UC researcher receives patent for new breast cancer treatment

RNA nanoparticle hoped to overcome drug resistance, increase efficacy and lower treatment toxicity

On the field of battle, an opposing force can identify probable points of attack and fortify the weak area to regain the upper hand. However, a keen general can keep the enemy’s defenses weak by blocking access to supplies and reinforcements.

Much like a battle, certain breast cancers are able to build up their defenses and develop resistance to current treatments, but University of Cincinnati researcher Xiaoting Zhang and his team have recently been awarded a patent for new technology that could remove a key breast cancer co-driver and prevent the cancer from growing and resisting treatment.

Targeted breast cancer treatments are effective at times, but nearly all advanced cancers will eventually become resistant to current therapies, according to Elyse Lower, MD.

"The development of drug resistance remains one of the greatest challenges in breast cancer today,” said Lower, professor of medicine, director of the UC Cancer Center's comprehensive breast cancer center and a UC Health physician. “Newer therapies have improved patient survival but have frequent side effects, and unfortunately these drugs soon ‘stop working’ and the disease progresses in nearly all cases."

Breast cancer cells

Breast cancer cells. Photo courtesy of the National Cancer Institute.

Foundational research

There is currently no effective treatment for therapeutic resistant and metastatic breast cancer, Zhang, PhD, said, but his 20 years’ of research work includes a research study published earlier this year which helped identify that a gene, called MED1, plays a large part in breast cancer’s therapy resistance, metastases (or spread) and stem cell formation.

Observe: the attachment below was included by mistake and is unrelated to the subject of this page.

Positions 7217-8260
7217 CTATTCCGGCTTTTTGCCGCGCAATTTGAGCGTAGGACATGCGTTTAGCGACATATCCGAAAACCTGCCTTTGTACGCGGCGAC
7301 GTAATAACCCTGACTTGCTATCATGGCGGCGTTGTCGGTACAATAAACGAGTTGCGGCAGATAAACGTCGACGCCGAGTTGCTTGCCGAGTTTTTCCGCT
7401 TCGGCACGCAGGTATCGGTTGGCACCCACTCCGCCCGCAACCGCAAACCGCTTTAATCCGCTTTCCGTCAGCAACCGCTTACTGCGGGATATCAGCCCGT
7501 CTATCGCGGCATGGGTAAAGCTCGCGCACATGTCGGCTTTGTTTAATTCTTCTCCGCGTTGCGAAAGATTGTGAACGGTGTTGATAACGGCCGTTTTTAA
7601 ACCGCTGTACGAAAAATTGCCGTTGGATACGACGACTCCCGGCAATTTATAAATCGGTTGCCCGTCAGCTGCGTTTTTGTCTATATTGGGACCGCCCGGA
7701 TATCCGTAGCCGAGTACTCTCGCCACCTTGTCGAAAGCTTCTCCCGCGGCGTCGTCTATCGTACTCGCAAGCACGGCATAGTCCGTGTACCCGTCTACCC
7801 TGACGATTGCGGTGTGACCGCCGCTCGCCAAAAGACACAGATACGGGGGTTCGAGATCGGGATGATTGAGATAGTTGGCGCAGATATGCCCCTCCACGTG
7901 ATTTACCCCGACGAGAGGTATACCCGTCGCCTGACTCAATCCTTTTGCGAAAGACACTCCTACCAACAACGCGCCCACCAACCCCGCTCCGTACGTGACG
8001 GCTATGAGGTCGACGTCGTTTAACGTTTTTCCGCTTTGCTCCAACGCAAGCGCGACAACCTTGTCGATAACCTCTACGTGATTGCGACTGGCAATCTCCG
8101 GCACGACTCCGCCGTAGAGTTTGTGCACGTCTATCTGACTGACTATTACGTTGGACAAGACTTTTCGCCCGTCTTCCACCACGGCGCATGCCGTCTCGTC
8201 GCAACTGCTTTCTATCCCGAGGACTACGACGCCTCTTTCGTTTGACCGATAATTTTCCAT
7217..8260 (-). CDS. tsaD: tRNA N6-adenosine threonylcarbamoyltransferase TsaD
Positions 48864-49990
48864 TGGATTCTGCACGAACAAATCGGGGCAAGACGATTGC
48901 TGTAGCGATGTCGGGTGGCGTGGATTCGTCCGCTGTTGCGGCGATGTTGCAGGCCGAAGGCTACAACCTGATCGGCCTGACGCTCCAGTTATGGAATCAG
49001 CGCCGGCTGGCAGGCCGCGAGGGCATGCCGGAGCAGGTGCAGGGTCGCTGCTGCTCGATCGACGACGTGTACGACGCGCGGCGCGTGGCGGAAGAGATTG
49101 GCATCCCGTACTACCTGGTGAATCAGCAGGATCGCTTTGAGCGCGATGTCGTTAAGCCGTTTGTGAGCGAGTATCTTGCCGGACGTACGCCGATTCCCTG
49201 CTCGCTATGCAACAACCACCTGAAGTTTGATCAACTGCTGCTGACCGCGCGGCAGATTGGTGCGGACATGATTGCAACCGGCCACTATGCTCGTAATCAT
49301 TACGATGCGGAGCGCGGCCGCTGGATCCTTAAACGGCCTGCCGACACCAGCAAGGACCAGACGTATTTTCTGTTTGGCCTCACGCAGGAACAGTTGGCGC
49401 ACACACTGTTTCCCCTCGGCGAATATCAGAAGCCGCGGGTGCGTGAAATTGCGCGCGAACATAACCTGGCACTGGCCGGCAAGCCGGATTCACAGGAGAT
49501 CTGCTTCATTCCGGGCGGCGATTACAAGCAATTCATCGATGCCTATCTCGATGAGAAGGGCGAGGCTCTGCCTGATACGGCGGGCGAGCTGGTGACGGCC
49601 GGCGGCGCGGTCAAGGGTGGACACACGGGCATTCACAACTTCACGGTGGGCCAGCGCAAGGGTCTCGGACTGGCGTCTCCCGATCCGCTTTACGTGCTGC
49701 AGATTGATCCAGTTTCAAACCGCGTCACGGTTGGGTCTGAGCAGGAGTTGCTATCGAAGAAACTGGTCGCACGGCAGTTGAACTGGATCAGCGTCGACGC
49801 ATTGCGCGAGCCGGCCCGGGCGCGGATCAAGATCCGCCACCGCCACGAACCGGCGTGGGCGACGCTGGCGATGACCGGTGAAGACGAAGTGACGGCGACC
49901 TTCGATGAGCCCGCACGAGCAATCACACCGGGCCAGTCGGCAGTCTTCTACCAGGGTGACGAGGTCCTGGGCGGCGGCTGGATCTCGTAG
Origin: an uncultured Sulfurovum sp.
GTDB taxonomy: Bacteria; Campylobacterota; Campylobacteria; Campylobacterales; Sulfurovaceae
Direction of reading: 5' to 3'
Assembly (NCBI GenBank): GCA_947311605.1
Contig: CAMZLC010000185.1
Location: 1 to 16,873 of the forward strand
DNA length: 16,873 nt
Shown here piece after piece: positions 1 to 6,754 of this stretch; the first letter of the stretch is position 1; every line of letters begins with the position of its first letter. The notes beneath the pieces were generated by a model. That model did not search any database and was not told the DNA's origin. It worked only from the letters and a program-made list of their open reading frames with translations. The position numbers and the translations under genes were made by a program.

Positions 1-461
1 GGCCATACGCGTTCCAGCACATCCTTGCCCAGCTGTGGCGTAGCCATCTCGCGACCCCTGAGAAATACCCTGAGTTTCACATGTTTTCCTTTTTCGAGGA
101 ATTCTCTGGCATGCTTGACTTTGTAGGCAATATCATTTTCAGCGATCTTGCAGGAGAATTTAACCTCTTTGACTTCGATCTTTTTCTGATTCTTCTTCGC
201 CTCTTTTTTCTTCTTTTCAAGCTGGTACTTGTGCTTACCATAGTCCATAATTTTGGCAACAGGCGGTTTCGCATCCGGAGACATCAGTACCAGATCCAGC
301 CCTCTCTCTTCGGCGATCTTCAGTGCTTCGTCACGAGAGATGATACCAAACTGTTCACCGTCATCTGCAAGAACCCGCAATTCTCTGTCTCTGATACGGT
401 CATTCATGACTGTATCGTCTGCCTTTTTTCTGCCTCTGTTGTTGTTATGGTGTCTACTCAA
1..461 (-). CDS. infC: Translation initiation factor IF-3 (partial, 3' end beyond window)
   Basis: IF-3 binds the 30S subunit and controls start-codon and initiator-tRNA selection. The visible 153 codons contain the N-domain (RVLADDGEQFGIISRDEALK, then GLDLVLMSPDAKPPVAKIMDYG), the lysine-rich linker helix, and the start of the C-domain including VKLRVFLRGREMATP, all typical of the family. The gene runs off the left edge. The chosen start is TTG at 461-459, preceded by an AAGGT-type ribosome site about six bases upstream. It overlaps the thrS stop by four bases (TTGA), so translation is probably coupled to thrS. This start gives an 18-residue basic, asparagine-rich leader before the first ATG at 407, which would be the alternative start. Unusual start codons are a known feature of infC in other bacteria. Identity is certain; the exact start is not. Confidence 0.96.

Zhang’s research found that MED1, a protein coding gene working closely together with the two most important breast cancer genes called estrogen receptor (ER) and HER2, often works excessively more than it should to make tumors spread and more resistant to therapeutics. 

“Because MED1 is at an elevated level and hyperactivated, now the tumor is more aggressively spreading and resistant to the treatment,” said Zhang, professor and Thomas Boat Endowed Chair in UC’s Department of Cancer Biology, director of the Breast Cancer Research Program and member of the University of Cincinnati Cancer Center.

Dr. Xiaoting Zhang, professor and Thomas Boat Endowed Chair in UC’s Department of Cancer Biology, director of the Breast Cancer Research Program.

Xiaoting Zhang, PhD, works in his lab at the Vontz Center. Photo/Andrew Higley/UC Creative + Brand

New technology

Zhang and his colleagues have developed a multifunctional RNA nanoparticle that shuts down MED1 in the cancer cells, preventing it from being able to work to promote tumor growth and therapy resistance. The new therapy is delivered intravenously.

“It’s like MED1 is downstream and estrogen receptor and HER2 are upstream,” Zhang said. “So if you take the downstream thing out, then the estrogen receptor and HER2 cannot come down to drive the tumor growth.”

The patent for the nanoparticle was issued in September to Zhang and Peixuan Guo, professor at The Ohio State University.

About 75% of all breast cancer is developed through the estrogen receptor, while about 10% to 20% is traced back to HER2, so removing MED1 could be an effective treatment strategy for nearly 90% of all breast cancer patients, Zhang said. It’s currently estimated that more than 280,000 American women will be diagnosed with invasive breast cancer this year, and more than 43,000 patients will die of breast cancer in 2021, according to Zhang.

We think this RNA nanotechnology is the next generation of new therapy.

Xiaoting Zhang, PhD

A diagram of the nanoparticle with three blades attaching itself to a tumor cell

The RNA nanoparticle is shaped like a three-blade fan, with one blade attaching to the tumor cell and the other two armed with the therapy that targets the MED1 gene. Diagram provided by Xiaoting Zhang.